Casual Sexism pt3

Casual Sexism in Jokes and Not Being a Femi-nazi.

Instead of speaking up against sexist jokes and locker room talk, it is now easier to remain quiet and be passive partners, read more to find out why this is incorrect.

Today’s times have made us realise how problematic things have been normalised by us knowingly and unknowingly. Sexism being one such thing has been so intrinsic to human nature and thus reflected in our actions. One such action involves humour. Men have now created a ‘safe space’ for themselves in each other’s company where this sexist humour is found. Where this is not considered offensive, where they can make fun of serious issues like MeToo, where they can objectify women in their locker-room conversations.

Whatsapp forwards are now a common source to pass on wife or girlfriend jokes. These jokes go beyond being funny or light-hearted because under this garb they persist ideas like how scary or controlling women are, how men are mere sheep in front of them, how everything in the household is a “woman’s domain” and so “men should stay away from it”.

 

While the society becoming aware has helped us all come forward, now these ideas are simply better hidden underneath the façade of being a woke boy. These jokes, of several kinds, have the same underlying idea- sexism. Many people have often responded to this view of mine with a sound of annoyance. Seeing me as “feminist girl” which is now equated to someone who “cannot take a joke” or “will start off”. This annoyance then develops into a retreat as given the environment around such issues people prefer refraining themselves.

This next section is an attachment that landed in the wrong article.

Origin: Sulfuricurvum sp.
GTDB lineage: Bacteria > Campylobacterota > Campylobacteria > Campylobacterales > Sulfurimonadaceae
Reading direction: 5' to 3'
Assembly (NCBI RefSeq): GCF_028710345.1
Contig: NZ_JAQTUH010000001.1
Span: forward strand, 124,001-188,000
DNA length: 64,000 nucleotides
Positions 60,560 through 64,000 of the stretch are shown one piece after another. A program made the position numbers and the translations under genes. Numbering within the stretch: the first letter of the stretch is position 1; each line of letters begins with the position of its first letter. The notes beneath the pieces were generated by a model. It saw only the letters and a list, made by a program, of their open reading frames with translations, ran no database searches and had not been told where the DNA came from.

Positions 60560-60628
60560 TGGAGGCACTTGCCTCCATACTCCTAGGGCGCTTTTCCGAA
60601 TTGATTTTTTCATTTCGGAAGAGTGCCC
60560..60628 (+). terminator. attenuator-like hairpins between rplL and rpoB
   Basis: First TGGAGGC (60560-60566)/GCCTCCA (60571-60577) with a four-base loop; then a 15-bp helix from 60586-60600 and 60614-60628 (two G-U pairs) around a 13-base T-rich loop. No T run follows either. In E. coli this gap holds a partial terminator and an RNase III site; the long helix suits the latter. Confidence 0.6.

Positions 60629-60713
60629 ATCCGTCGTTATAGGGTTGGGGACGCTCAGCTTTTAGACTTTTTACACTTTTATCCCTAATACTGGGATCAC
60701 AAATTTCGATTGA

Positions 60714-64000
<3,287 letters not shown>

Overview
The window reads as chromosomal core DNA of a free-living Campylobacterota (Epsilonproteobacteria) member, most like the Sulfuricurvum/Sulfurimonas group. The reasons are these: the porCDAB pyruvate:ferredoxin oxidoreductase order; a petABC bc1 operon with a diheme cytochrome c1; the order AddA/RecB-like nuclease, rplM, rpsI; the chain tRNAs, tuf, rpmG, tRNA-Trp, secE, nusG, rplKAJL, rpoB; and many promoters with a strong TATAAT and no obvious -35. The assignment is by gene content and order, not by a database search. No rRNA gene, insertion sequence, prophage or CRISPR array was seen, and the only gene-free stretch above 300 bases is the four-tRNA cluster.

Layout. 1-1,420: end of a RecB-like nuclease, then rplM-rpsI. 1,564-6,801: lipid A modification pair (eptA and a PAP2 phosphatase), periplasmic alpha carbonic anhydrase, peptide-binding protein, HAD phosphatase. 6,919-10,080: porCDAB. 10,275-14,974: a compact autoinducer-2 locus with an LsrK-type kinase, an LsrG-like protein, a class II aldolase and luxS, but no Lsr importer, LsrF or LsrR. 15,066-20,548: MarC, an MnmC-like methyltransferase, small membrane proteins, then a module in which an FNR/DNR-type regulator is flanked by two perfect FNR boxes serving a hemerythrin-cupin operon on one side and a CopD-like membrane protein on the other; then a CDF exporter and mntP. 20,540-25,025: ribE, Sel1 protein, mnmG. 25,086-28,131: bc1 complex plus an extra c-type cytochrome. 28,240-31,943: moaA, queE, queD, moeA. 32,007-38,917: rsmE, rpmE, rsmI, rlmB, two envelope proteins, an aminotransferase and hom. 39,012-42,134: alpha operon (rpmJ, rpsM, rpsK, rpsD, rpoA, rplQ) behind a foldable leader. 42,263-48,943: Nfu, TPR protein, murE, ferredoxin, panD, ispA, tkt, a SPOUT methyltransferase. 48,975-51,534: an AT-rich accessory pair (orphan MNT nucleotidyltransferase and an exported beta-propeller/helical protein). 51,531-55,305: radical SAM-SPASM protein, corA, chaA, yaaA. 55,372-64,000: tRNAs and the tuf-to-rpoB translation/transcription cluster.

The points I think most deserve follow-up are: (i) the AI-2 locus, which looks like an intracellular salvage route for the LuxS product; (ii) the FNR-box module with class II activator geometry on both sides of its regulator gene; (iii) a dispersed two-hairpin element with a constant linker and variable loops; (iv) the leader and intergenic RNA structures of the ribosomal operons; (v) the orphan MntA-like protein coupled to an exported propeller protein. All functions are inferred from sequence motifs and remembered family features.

A friend of mine on seeing my bio on Instagram (I though understanding Math was tough, then I saw men struggling with consent) remarked, “oh, you’re the feminist types, I should stay away from you yaa”. On another occasion, a friend shared how while making her Tinder account she deliberated whether writing ‘Feminist’ in her bio would reduce those who swiped right. Sanjula Gupta, of Kamala Nehru College, says, “It’s high time that we realise these aren’t just jokes, they display our mindset and perpetuate centuries-old misogynistic ideas and stereotypes which have been used to discriminate against women.”

Image Credits: Catchnews

Image Credits: Pinterest

 

But what shuts down other people from speaking up? Apart from the reactions social pressures also play a strong role. Often boys standing up to this are said to be weak or face social boycott. The ideas of masculinity and societal expectations often prevent men from speaking up. Initiatives like ‘Man Enough’ by Justin Baldoni try to sensitise individuals towards this toxic masculinity. This idea is yet to make an impact to bring down such super-structures like patriarchy, but we can see this as a start.

We can often find these wife or girlfriend jokes being discussed at family get-togethers where no regard of what children will learn is taken into consideration. This can have grave impacts in terms of what he or she grows up to think. These jokes are not funny. These jokes are not to be enjoyed in secrecy. These are simple regressive thoughts being expressed under the garb of humour.

Humour can be true humour only when it does not grow from putting someone else down, comedians like Hasan Minhaj or shows like Brooklyn Nine-Nine have set a precedent to this. Beyond this, I encourage and applaud every other person who despite these responses has spoken up and stood by these values. Until the day where this invisiblised sexism does not exist, I will continue to disassociate from such problematic individuals, I will clap the loudest when a Feminist theme comes up in a Parliamentary Debate. We will not laugh at a sexist joke to fit in.

 

Feature Image Credits: Huffington Post

Shivani Dadhwal
shivani.dadhwal24@gmail.com

 




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